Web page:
The yellow cake “Uranium” has always been of great importance, making it one of the most important raw metals in nature, so uranium is later converted into a clean source of energy through the enrichment process and today, in review time. Environmentally friendly options for power generation, it becomes a cake that everyone is looking for in its geography folds.
This zero-emission quest pushed one of the world’s largest energy producers, Saudi Arabia, to invest heavily in its extraction, after Saudi Arabia announced at the International Mining Conference in Riyadh that it intended to make significant use of its share. of yellow cake. in its plan of economic transformation.
During his speech at the conference, Saudi Energy Minister Prince Abdulaziz bin Salman stated that his country has “large quantities of uranium and we will use them commercially and deal with uranium reserves with full transparency.”
The value of mineral wealth in Saudi Arabia is estimated at about $ 1.3 trillion, and includes phosphate and bauxite minerals in the northeast of the country, gold, copper and rare earth deposits in the Arabian Shield and its production in 2020 reached (54,448 tons) zinc , and (92,915 tonnes) of copper, and (7479) kilograms of silver and (13,222) kilograms of gold.
The Saudi Minister of Industry stated that his country aims to increase the contribution of the mining sector to GDP from $ 17 billion to $ 64 billion by 2030.
The governor of the Public Investment Fund, Yasser Al-Rumayyan, indicated that these resources owned by Saudi Arabia have not been exploited, “we have vast natural resources and untapped minerals worth about $ 1.3 trillion.”
Earlier, the Saudi Crown Prince revealed that the percentage of “yellow cake” uranium reserves in Saudi Arabia is close to five percent of world reserves.
The third pillar
Saudi Arabia wants mining to be the third pillar of the national industry after oil and petrochemicals, through its plans to exploit and explore these resources. Through the International Mining Conference that ends today, January 13, Riyadh seeks to contribute to responding to the future. The needs of the mining sector, Bringing together multiple actors from governments, investors, financial institutions, service providers and manufacturers, and providing a platform for collaboration between them to design a future roadmap aimed at achieving sustainable development in the sector.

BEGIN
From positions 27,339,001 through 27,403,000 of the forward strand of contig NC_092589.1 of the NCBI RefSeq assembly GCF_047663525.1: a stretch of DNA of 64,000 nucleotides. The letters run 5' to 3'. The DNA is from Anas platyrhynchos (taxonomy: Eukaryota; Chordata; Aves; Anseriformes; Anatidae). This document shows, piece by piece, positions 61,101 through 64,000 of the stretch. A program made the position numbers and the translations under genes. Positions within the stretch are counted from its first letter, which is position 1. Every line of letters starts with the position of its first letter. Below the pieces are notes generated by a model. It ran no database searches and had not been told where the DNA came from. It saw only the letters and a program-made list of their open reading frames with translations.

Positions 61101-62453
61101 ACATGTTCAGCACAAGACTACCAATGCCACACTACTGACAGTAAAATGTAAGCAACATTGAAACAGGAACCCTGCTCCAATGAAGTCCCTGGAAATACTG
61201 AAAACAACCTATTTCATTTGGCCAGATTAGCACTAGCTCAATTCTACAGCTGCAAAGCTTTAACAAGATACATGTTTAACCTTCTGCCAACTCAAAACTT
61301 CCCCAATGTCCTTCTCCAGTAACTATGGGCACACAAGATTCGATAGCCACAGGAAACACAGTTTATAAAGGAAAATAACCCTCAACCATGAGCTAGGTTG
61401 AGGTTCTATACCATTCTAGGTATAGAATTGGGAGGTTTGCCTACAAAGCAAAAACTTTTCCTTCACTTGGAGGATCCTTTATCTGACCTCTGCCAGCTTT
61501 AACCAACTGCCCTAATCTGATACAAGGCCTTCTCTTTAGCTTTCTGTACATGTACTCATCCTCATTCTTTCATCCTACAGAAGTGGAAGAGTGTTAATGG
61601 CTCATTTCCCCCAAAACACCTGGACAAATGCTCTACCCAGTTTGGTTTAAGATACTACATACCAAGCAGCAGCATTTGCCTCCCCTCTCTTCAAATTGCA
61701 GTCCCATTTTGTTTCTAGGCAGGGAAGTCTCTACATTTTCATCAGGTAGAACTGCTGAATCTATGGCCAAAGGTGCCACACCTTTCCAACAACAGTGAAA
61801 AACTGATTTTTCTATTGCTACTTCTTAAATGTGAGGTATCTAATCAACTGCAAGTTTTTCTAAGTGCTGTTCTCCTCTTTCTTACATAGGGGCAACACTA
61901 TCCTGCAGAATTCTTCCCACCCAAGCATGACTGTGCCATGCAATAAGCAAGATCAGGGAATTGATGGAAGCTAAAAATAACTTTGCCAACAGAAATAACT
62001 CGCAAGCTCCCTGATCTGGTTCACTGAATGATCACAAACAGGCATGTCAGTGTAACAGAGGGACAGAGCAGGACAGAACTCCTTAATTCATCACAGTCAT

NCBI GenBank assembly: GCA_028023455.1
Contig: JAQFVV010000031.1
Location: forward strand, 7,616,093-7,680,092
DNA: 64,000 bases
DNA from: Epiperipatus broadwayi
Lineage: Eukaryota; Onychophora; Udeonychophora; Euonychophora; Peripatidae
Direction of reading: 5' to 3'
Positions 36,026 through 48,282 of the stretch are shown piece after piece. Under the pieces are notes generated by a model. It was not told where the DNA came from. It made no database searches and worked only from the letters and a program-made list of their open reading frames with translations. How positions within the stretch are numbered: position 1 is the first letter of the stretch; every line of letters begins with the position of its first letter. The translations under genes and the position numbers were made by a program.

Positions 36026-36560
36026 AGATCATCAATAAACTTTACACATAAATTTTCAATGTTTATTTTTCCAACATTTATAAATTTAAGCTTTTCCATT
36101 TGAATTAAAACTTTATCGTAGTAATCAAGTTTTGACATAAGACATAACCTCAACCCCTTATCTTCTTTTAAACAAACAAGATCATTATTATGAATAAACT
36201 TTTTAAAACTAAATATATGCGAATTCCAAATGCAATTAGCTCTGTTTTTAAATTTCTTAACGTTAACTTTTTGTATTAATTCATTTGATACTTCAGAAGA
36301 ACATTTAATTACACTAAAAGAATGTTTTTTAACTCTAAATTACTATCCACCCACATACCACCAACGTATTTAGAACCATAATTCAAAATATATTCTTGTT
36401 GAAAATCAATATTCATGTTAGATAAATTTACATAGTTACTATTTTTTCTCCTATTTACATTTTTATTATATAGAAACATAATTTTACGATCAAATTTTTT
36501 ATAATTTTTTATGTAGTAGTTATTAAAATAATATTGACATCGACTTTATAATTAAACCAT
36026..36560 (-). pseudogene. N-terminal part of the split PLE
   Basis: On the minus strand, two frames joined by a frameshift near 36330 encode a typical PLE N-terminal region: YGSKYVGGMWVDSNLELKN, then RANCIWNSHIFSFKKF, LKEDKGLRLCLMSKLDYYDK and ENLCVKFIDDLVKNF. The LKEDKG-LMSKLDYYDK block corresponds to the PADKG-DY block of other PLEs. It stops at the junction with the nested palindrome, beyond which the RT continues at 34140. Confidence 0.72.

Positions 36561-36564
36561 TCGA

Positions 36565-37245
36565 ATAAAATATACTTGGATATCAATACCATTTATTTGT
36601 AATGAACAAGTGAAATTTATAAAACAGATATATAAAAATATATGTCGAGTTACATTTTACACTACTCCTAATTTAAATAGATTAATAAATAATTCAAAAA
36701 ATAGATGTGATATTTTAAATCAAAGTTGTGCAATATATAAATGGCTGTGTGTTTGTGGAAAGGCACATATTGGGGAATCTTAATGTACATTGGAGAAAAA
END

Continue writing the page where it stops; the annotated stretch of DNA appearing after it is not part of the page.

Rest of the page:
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The mining conference, which is the first of its kind in the mining sector in the countries of the Middle East, Central Asia and Africa, was attended by a thousand personalities from 100 countries and more than 150 large global investors.
With the great transformation that the world is experiencing, the Saudi Minister of Energy said: “We should not neglect energy security for a propaganda ploy”, adding: “There is a need to think carefully about the transformation in the field of energy”.
For his part, Saudi Industry Minister Badr Al-Khorayef said: “We plan to auction up to three mining licenses in 2022, including the Al-Khanaiqiyah mines, where zinc and copper deposits are estimated at around 26 million. our “.
The licenses will be granted under a new mining law that went into effect in January 2021 and aims to accelerate foreign investment in the sector as part of efforts to diversify the economy away from oil and gas.
He added that “Al-Khuneiqiah will be the first” and that the bidding process will start at the end of the current quarter or the beginning of the second quarter.
He said the bidding process, including the pre-qualification phase, will take about six months, noting that two more licenses will be offered for two other construction sites.
The government estimates the value of the country’s untapped mineral resources at about five trillion riyals ($ 1.33 trillion).
Riyadh says it aims to create more than 200,000 direct and indirect jobs in the mining sector by 2030.